What to bring for a cycling tour:
Your choice of clothing should be influenced by (1) our comments concerning climate, (2) personal comfort, and (3) space limitation. Although we encourage cyclists to transport the majority of their clothing in our support vehicle between overnight destinations, cyclists should be prepared to carry those articles of clothing essential to changing weather conditions that may be encountered during the course of the day. Those articles that should be carried include rain gear and protective clothing in the event of dramatic drops in temperature (e.g., lengthy mountain descents). Some means of carrying this gear, such as a rear pack, will be needed on your bicycle. (Rental bikes are equipped with rear rack packs.) Again, preparation is the key to a rich, exciting cyclotouring experience. It is not impossible to encounter a 30-degree temperature variation in an amazingly short period of time. Properly prepared and equipped, such dramatic changes will only enhance our total touring experience, rather than detract from it.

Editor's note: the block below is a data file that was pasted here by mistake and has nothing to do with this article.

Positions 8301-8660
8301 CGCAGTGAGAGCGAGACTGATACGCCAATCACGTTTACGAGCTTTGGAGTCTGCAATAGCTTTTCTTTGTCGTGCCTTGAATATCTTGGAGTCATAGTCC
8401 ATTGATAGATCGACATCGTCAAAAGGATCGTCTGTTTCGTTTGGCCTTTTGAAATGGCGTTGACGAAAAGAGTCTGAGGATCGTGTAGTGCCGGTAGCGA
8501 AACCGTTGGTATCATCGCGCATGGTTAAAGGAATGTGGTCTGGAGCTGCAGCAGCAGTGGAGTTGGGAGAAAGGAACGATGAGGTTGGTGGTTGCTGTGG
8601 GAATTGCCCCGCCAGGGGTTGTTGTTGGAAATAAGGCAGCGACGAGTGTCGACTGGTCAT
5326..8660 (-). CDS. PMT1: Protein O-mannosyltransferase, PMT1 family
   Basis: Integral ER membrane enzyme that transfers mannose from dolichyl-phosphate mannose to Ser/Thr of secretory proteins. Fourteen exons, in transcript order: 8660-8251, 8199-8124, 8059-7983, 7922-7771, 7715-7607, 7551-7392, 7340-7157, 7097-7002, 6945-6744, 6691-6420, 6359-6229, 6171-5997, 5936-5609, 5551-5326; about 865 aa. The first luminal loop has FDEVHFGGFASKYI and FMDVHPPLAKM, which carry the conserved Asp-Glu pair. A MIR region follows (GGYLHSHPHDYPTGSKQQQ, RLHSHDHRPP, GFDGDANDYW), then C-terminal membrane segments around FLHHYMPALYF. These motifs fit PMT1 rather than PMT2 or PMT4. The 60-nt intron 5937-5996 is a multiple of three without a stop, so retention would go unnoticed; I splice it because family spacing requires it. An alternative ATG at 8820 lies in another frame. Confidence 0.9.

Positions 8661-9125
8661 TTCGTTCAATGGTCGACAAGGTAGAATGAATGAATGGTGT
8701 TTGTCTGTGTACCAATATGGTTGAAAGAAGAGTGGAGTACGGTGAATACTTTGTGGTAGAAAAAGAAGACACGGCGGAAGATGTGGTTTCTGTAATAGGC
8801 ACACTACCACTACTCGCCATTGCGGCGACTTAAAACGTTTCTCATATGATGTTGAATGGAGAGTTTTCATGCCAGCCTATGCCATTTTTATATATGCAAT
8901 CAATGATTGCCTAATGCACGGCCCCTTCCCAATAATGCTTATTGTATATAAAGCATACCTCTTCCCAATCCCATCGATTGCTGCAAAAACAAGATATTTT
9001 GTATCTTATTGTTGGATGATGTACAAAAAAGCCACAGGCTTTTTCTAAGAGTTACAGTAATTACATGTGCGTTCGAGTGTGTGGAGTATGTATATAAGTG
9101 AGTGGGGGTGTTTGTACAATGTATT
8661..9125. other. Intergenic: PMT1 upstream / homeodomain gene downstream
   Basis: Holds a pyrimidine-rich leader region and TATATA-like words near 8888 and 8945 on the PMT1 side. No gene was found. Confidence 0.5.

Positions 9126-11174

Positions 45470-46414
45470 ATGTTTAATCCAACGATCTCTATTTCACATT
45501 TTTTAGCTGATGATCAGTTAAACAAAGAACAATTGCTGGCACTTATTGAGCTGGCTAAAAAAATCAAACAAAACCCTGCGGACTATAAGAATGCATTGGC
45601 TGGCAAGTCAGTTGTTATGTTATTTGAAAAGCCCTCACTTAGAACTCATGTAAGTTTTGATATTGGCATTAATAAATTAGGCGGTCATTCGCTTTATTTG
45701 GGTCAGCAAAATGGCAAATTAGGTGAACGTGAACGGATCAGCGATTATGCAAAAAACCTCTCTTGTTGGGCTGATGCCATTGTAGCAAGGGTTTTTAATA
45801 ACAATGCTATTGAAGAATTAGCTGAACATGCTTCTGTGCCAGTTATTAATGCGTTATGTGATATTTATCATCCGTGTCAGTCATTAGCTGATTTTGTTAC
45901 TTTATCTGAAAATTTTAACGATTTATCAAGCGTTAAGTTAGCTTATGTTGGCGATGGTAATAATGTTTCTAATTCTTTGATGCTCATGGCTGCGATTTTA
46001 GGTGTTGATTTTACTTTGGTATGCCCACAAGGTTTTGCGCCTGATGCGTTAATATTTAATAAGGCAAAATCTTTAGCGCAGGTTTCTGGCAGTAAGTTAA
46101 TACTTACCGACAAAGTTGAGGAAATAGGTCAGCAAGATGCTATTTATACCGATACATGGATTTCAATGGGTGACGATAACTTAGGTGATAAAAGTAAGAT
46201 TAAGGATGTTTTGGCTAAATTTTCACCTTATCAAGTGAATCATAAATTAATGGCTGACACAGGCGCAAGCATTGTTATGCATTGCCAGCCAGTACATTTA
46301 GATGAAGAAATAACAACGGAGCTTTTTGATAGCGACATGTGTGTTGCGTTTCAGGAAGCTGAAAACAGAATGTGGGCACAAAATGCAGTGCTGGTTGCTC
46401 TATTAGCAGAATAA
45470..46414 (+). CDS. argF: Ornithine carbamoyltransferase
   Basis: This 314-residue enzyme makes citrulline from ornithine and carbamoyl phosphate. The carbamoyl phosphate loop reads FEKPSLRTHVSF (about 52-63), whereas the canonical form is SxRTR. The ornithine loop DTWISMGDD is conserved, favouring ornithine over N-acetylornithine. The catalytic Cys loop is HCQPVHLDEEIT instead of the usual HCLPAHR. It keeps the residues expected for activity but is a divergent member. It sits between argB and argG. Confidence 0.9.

The preference always is to bring your own helmet for comfort and fit. If you cannot transport your helmet, contact us and indicate your desire that we provide a helmet for you and we’ll be happy to do so without charge. The following is a partial list of recommended articles
*shorts (comfortable for riding)
*t-shirts or jerseys (both long and short sleeved)
*shoes for cycling (can be a touring shoe, cleated shoe or tennis shoe)
*rain jacket and rain pants (pants are optional but recommended)
*sweater (wool or synthetic, not cotton), light jacket
*warm-up pants, tights or some other form of leg covering
*hiking shoes (particularly for tours that include planned hiking days)
*leisure clothing (for after cycling hours) Informal, casual, comfortable clothing is the rule – e.g. jeans, shorts, etc. Keep in mind that evenings can be quite cool.
*binoculars (great means of viewing wildlife)
- sun glasses
- sun screen (SPF-15)
- lip protection (SPF-15)
- binoculars (great means of viewing wildlife)
- daypack (for hiking)
Your bicycle should be a recently tuned up model in good working order and outfitted for touring. If you don’t have a suitable bicycle, or do not wish to transport your bicycle, we can provide a rental for the tour for a fee. Timberline is a Specialized Dealer and our bikes are outfitted for touring,with alpine gearing, with a low gear in the range of 30”-36”, rear pannier rack and rack top bag, pump, tire irons, spare tube, patch kit, toe clips and straps, or equivalent (clipless pedals). Your are welome to bring your own pedals and seat if desired.
Tools and other gear